• Stan Reither Jr. Part throttle efficiency was mentioned earlier in a postThis type of reciprocating engine opens the door to achieve(slightly) variable stroke which would provide variable mechanical compression ratio adjustments for high vacuum (light load) or boost(power) conditions IMO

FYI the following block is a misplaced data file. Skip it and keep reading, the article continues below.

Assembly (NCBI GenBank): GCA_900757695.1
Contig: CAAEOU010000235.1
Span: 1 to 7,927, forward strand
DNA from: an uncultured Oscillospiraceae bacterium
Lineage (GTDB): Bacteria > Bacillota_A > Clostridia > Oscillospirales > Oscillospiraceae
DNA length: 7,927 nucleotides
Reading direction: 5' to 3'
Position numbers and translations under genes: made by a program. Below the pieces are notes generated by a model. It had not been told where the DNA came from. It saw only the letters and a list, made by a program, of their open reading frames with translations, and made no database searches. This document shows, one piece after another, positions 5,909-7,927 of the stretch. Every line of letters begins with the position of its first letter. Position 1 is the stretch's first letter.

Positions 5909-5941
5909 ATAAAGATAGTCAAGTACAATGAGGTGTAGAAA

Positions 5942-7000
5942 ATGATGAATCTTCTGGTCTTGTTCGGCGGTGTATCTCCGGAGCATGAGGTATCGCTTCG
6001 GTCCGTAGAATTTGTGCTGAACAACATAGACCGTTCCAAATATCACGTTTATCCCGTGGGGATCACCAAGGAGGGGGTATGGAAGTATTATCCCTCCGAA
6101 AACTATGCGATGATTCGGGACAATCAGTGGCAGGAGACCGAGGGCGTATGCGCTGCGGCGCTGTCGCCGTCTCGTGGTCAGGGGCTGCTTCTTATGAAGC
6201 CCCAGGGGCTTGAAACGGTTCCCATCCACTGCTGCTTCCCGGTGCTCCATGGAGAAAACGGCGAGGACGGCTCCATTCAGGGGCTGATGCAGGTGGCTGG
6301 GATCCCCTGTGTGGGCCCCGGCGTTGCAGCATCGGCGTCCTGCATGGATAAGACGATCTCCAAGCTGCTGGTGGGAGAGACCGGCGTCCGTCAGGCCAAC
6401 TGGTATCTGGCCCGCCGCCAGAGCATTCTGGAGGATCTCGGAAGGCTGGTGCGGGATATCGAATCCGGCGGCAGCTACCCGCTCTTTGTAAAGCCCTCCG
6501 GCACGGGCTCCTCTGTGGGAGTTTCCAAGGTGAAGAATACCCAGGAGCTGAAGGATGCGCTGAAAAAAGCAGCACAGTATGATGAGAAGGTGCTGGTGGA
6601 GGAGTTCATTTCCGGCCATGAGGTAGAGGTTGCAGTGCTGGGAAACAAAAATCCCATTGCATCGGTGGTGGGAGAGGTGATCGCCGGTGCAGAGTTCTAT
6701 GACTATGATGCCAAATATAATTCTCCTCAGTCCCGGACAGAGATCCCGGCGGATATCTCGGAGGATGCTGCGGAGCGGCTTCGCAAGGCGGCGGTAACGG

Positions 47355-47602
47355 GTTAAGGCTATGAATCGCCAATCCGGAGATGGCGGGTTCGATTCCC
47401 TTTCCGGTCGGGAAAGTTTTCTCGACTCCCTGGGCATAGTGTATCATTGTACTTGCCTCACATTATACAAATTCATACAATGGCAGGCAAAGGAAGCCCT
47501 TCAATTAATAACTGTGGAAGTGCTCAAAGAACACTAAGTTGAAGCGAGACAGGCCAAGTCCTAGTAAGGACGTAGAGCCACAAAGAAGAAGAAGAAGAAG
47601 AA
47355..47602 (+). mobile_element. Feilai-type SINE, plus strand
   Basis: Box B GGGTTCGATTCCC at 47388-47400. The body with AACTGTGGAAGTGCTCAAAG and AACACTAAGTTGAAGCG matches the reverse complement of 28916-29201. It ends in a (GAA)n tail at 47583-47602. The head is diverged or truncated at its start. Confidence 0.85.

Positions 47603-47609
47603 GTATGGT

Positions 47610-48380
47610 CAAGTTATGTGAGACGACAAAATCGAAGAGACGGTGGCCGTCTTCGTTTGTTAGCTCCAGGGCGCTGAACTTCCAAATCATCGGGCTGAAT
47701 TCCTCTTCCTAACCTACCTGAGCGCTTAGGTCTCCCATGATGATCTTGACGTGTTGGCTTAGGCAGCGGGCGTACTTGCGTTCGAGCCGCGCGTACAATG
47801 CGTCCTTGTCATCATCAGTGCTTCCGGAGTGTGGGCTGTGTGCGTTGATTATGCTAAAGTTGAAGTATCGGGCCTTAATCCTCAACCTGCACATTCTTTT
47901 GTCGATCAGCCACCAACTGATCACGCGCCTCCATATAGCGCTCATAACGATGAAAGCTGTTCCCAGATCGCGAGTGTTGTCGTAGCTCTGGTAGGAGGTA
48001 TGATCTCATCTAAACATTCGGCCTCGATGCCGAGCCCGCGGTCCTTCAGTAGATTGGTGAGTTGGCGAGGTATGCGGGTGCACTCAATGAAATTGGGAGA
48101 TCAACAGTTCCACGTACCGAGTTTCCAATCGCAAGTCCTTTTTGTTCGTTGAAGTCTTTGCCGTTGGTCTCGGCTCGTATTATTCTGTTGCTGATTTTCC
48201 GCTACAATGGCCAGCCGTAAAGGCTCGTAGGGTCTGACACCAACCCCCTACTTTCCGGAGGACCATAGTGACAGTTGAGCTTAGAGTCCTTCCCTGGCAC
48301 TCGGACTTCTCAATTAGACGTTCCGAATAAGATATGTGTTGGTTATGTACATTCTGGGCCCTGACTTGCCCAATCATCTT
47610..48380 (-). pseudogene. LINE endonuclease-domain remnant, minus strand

• Joe65688619 Keep in mind some of these suppliers are not just supplying parts, but assembled components (easy example is transmissions). But there are far more, and the more they are electronically connected and integrated with rest of the platform the more complex to design, engineer, and manufacture. Most contract manufacturers don't make a lot of money in the design and engineering space because their customers to that. Commodity components can be sourced anywhere, but there are only a handful of contract manufacturers (usually diversified companies that build all kinds of stuff for other brands) can engineer and build the more complex components, especially with electronics. Every single new car I've purchased in the last few years has had some sort of electronic component issue: Infinti (battery drain caused by software bug and poorly grounded wires), Acura (radio hiss, pops, burps, dash and infotainment screens occasionally throw errors and the ignition must be killed to reboot them, voice nav, whether using the car's system or CarPlay can't seem to make up its mind as to which speakers to use and how loud, even using the same app on the same trip - I almost jumped in my seat once), GMC drivetrain EMF causing a whine in the speakers that even when "off" that phased with engine RPM), Nissan (didn't have issues until 120K miles, but occassionally blew fuses for interior components - likely not a manufacturing defect other than a short developed somewhere, but on a high-mileage car that was mechanically sound was too expensive to fix (a lot of trial and error and tracing connections = labor costs). What I suspect will happen is that only the largest commodity suppliers that can really leverage their supply chain will remain, and for the more complex components (think bumper assemblies or the electronics for them supporting all kinds of sensors) will likley consolidate to a handful of manufacturers who may eventually specialize in what they produce. This is part of the reason why seemingly minor crashes cost so much - an auto brand does nst have the parts on hand to replace an integrated sensor , nor the expertice as they never built them, but bought them). And their suppliers, in attempt to cut costs, build them in way that is cheap to manufacture (not necessarily poorly bulit) but difficult to replace without swapping entire assemblies or units).I've love to see an article on repair costs and how those are impacting insurance rates. You almost need gap insurance now because of how quickly cars depreciate yet remain expensive to fix (orders more to originally build, in some cases). No way I would buy a CyberTruck - don't want one, but if I did, this would stop me. And it's not just EVs.